Oh my: I am writing about SCO Unix again.
Every time I do this , I think "Wow - this has REALLY got to be the last time I'll be writing anything about SCO Unix!". The last time I did this was October 2012 and there were only three SCO related articles that entire year - I really thought that I might get through 2013 without anything.
But now, here I am, and it's because I disappointed myself. I had someone ask me about auditing SCO Unix OSR5 systems and found that I really didn't have an article that would get them started. Disappointing, because instead of being able to send him to something like that, I had to rummage around in my memory and read some man pages.
Let me say this: none of us like reading man pages. If reading man pages scores a 7 on a "how much do you dislike this activity on a scale of one to ten?", then reading SCO Unix OSR5 man pages scores a perfect 10.
First off, what's the point? Yeah, I know, to answer this guy's questions. But in olden days, I had a hundred or so SCO using customers and any one of them was likely to have a similar question sooner or later, so it was really worth my time to keep up with that stuff.
Now, however, I have a handful. Literally. Less than six, I'm sure. Most of them are just keeping legacy systems running in case they need a report from 2004 or something like that - they almost never have questions other than "Do you think we can keep this running another year?"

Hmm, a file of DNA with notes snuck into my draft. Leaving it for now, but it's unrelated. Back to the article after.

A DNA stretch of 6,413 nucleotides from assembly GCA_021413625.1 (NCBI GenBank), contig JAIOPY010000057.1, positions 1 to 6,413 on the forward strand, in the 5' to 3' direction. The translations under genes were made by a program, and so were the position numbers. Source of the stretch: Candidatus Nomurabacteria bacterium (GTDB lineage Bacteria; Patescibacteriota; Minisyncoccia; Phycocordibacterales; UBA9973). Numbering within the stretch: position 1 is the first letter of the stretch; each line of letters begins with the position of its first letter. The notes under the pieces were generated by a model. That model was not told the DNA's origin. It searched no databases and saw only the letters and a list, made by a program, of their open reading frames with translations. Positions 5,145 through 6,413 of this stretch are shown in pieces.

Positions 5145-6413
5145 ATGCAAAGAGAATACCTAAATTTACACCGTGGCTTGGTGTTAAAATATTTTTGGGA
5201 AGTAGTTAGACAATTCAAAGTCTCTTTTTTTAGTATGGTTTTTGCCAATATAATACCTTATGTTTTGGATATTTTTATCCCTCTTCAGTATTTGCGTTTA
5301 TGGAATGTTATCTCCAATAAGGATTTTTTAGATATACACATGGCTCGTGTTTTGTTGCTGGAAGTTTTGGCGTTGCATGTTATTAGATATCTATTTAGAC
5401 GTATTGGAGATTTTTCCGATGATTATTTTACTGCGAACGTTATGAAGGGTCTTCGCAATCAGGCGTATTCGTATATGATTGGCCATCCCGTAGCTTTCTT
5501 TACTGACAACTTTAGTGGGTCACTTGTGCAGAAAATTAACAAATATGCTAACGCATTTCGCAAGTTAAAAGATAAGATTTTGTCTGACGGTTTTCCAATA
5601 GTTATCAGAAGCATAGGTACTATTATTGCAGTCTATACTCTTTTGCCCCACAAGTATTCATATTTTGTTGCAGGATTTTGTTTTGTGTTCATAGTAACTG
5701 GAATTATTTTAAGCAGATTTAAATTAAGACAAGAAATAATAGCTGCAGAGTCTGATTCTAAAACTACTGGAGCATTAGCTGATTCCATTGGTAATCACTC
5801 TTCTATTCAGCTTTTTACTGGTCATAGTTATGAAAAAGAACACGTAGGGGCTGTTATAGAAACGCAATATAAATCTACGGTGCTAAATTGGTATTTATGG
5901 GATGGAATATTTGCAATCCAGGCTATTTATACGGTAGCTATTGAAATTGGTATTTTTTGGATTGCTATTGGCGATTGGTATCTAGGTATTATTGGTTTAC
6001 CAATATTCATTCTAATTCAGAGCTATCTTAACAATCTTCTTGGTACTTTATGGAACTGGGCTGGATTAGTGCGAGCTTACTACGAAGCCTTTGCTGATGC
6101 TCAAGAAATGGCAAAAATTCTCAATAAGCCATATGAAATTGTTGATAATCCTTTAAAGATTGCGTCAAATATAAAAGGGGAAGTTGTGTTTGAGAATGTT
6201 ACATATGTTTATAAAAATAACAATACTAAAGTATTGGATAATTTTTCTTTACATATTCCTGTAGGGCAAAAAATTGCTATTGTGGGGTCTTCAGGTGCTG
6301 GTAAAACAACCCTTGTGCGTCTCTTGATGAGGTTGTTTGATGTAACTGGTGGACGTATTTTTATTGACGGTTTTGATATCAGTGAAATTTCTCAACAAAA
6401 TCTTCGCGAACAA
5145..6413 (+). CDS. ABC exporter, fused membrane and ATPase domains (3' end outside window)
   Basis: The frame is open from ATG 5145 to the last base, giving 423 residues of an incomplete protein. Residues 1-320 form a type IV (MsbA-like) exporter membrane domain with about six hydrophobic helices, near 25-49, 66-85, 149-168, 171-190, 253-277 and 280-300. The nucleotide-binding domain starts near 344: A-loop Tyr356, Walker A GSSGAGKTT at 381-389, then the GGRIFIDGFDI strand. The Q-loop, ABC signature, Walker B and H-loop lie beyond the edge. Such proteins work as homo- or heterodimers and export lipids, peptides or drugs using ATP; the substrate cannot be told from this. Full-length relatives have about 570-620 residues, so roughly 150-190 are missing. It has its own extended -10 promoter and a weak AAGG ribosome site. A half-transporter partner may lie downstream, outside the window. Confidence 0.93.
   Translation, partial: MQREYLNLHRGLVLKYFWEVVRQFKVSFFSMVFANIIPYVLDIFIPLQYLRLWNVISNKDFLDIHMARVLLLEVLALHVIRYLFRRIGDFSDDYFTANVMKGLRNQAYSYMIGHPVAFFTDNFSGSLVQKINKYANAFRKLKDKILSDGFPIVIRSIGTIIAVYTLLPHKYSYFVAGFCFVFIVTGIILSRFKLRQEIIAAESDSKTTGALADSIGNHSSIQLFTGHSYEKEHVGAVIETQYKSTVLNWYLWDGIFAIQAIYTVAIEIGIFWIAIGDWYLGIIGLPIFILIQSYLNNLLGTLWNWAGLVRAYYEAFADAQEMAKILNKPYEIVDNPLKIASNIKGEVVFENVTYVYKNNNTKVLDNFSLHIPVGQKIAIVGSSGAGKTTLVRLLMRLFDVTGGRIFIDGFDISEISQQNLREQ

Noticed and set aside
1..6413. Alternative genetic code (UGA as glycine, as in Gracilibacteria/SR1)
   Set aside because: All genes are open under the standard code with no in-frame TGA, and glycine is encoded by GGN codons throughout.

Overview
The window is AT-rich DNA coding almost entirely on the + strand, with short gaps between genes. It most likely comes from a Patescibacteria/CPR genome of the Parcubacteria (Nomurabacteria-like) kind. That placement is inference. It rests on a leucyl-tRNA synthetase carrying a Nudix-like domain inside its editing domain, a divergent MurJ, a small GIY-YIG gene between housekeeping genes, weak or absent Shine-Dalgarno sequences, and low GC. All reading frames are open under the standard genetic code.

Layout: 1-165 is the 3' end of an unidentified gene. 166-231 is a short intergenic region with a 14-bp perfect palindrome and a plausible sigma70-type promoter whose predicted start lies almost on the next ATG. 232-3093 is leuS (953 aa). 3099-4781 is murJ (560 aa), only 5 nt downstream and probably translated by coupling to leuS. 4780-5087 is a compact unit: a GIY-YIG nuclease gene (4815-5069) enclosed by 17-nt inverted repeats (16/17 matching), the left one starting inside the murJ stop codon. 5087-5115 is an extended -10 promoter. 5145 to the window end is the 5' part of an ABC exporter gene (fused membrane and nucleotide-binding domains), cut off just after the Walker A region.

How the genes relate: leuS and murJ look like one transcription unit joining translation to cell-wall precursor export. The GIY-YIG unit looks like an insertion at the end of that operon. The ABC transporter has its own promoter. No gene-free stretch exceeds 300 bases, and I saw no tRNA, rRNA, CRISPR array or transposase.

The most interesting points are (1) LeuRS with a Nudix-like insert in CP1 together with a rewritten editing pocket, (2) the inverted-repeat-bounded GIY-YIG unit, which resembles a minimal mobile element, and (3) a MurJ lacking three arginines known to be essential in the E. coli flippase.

My answer to that is always to sigh and say "I wish you wouldn't."
So anyway: I turn down most new SCO work now. Even when I don't turn it down flat I protest that my memory is really rusty, that I'm afraid that rustiness may lead to my giving out bad advice and that, while I really do want to help, it will have to be with caveats:
- I might not remember
- I might remember incorrectly
- I'm not going to be held responsible for ANYTHING
- I'm still going to charge 'expert' rates even though I'm really not any more
Yeah, I know, that last one seems unfair. Think of it as payment for pain and suffering, ok?
So what about the auditing? Oh, right, I almost forgot.
Linux has decent auditing. I found two helpful articles you might like to peruse:
How to log user activity using process accounting
Linux audit files to see who made changes to a file
All set? Good..
What's that? SCO OSR5 Auditing? Aaargh..
OK, here's what I remember. Aside from commands like "last" which tell you when somebody logged in and out, there are two basic things you can do. One is to turn on accounting, which you do with something like
Once that's done, you can do a few other things just so you'll have something to look at, and then type
You'll get a lovely report that looks something like this:
There's a LOT more you can do, but for that you'd need to read man pages for all the stuff you'll find in/usr/lib/acct/ and my bet is that you don't want to. I sure as heck know that I don't!
There is another kind of accounting that goes much deeper. This is "auditing" and it actually records system calls. I can remember using it once or twice to see what unknown programs were actually up to. You turn that on in scoadmin->System->Security. It requires a reboot and the easiest way to get reports is to go right back into scoadmin and have it fetch what you want. My memory of this is that it ate up disk space like Cthulhu eats up, well, anything.
I'd show you a sample report from that, but I couldn't make it work on my SCO 5.0.7 system (running in VMware when I run it, which is almost never). I know that stuff works, but I lack any enthusiasm for figuring out why MY system doesn't. Sorry, I just don't have it in me.
So that's it. That's all I remember and all I was able to dredge from quick a-googling and a few awful man pages. Let's hope this really is the last time I write about SCO!
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© 2013-06-06 Anthony Lawrence